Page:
Catherine McKinnon’s Storyland is a short story cycle that masterfully weaves together narratives of time and place. While written as a collection of short-stories, Storyland reads like a novel where the land itself is the central character through which we experience change, growth, drama and loss. It is through the changes to the land, from pristine wilderness to ecological disaster that we observe and reflect upon Australia’s past, and its possible future. The characters who inhabit this landscape across the centuries are as fleeting and transient as the birds that flit between and carry us on to the next story, with the land itself bearing the scars of our actions across time.

Storyland begins in 1796 with the story of Will Martin through the lens of white settlement. We follow three men as they journey through the Illawarra region in search of fresh water and settlement opportunities in a story that explores first contact between Indigenous and colonial cultures. The conflicts, racism, violence and discrimination between colonial settlers and Indigneous Australians is a theme that runs throughout Storyland—from the devastating story of Hawker’s ambition in 1822 to Lola’s determination to survive as a female farmer (for me the most moving of the stories) in 1900, to Bel’s child’s perspective of domestic violence in 1996 and finally to Nada’s story that extends as far forward as 2717 where she recounts the environmental catastrophe and social collapse that ends her world as she knows it—Storyland explores the social and cultural divide that founded modern Australia, transforming the personal and the individual into an allegory enacted upon the landscape.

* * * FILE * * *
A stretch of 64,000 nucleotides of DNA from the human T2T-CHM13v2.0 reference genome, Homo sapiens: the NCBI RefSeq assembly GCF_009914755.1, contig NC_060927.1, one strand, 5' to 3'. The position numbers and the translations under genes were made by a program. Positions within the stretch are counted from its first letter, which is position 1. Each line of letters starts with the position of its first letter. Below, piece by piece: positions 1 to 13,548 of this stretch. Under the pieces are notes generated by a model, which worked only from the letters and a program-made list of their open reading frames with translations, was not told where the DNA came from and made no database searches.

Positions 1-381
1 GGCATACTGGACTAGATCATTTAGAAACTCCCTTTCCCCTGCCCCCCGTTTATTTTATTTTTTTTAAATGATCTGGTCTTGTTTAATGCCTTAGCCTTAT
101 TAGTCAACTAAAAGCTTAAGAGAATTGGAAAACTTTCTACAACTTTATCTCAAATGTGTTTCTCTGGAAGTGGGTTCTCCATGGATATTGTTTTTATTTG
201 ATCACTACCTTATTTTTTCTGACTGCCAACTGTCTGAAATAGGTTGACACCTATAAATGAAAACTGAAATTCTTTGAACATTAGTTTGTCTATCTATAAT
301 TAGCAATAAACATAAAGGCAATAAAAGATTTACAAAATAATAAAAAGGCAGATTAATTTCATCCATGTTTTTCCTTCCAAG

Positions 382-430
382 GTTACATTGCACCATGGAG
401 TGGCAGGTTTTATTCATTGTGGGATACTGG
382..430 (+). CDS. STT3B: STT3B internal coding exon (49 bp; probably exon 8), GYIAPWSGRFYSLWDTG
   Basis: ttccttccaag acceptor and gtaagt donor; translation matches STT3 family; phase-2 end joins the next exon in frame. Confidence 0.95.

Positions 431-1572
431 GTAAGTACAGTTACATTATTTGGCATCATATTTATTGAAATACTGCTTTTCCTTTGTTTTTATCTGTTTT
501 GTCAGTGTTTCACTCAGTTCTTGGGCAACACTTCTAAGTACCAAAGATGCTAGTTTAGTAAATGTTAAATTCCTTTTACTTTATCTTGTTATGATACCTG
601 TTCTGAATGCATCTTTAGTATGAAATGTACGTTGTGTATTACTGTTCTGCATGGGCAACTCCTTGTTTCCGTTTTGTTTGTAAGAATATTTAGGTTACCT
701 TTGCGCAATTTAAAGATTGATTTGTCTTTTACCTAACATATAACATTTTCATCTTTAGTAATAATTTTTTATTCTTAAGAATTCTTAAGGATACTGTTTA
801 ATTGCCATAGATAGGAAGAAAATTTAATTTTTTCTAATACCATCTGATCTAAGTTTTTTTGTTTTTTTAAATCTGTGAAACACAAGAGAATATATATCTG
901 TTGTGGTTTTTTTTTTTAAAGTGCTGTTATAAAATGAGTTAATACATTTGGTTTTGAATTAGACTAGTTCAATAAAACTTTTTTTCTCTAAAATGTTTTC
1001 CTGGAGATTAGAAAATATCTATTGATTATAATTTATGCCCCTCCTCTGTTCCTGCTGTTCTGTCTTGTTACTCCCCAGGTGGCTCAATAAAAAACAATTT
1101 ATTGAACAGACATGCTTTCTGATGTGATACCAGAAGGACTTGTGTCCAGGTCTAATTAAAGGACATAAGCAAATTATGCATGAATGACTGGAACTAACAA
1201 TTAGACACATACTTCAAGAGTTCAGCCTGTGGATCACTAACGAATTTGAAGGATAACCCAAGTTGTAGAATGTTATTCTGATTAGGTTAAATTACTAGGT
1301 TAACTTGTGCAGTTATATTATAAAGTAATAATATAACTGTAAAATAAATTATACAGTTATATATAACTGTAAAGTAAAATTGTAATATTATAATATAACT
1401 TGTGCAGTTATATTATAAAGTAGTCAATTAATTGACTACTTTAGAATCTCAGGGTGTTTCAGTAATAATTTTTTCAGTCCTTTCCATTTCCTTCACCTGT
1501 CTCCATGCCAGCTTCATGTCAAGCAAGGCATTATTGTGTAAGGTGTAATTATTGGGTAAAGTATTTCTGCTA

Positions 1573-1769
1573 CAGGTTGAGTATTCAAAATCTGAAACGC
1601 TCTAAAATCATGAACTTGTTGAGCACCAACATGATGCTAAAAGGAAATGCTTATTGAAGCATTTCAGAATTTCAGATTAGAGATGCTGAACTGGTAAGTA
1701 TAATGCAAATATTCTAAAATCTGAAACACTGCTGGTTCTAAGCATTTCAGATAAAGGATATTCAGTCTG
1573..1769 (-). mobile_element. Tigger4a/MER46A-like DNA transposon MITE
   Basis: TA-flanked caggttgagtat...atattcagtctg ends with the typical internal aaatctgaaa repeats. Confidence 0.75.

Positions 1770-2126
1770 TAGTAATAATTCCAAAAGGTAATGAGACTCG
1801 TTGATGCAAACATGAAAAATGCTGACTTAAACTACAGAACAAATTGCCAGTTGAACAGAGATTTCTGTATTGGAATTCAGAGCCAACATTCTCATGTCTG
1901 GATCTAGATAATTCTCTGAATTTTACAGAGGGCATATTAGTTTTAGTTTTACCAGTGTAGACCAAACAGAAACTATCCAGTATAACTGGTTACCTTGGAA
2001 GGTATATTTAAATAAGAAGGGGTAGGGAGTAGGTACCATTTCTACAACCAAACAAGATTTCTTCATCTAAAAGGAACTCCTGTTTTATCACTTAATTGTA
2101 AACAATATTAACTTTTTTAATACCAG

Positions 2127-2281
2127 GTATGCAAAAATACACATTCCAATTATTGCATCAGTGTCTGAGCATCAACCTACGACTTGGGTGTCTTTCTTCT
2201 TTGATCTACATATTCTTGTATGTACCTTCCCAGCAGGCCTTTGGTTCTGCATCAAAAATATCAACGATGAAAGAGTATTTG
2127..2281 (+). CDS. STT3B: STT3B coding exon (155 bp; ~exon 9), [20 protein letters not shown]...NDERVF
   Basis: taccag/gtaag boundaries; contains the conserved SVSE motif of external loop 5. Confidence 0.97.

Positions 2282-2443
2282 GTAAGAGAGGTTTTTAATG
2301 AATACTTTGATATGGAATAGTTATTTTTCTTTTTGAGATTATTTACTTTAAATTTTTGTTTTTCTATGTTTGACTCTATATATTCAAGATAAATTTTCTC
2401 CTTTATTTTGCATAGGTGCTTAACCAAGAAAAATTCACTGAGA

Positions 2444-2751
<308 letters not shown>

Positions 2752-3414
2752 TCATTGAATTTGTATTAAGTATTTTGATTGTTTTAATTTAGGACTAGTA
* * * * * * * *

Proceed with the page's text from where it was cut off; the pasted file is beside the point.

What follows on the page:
The time-frame of Storyland is vast against the fleeting span of a human-life or Australia’s modern colonial history, but Storyland alludes to a timeless depth and richness of history held in the land that humanity has barely skimmed, and may potentially lose. Each story is linked by the motif of a bird moving between the narratives, as witnesses that are born of the land, but also free to view it from above. The stories are also linked by place, object and shared narrative with oblique references to common histories to create a network wherein the past is always active in the present.

McKinnon’s narrative voice is clear and light as she carefully guides us through an intense exploration of Australia’s shifting identity, at times dark and shameful, at others bold and inspiring. She doesn’t shy away from the violence of our past, nor the capacity for violence as well as love that still shapes us today and into the future. Storyland is deeply moving, engaging and deceptively simple. This is a book that forces introspection, and self-reflection and leaves an important mark on the landscape of Australian literature.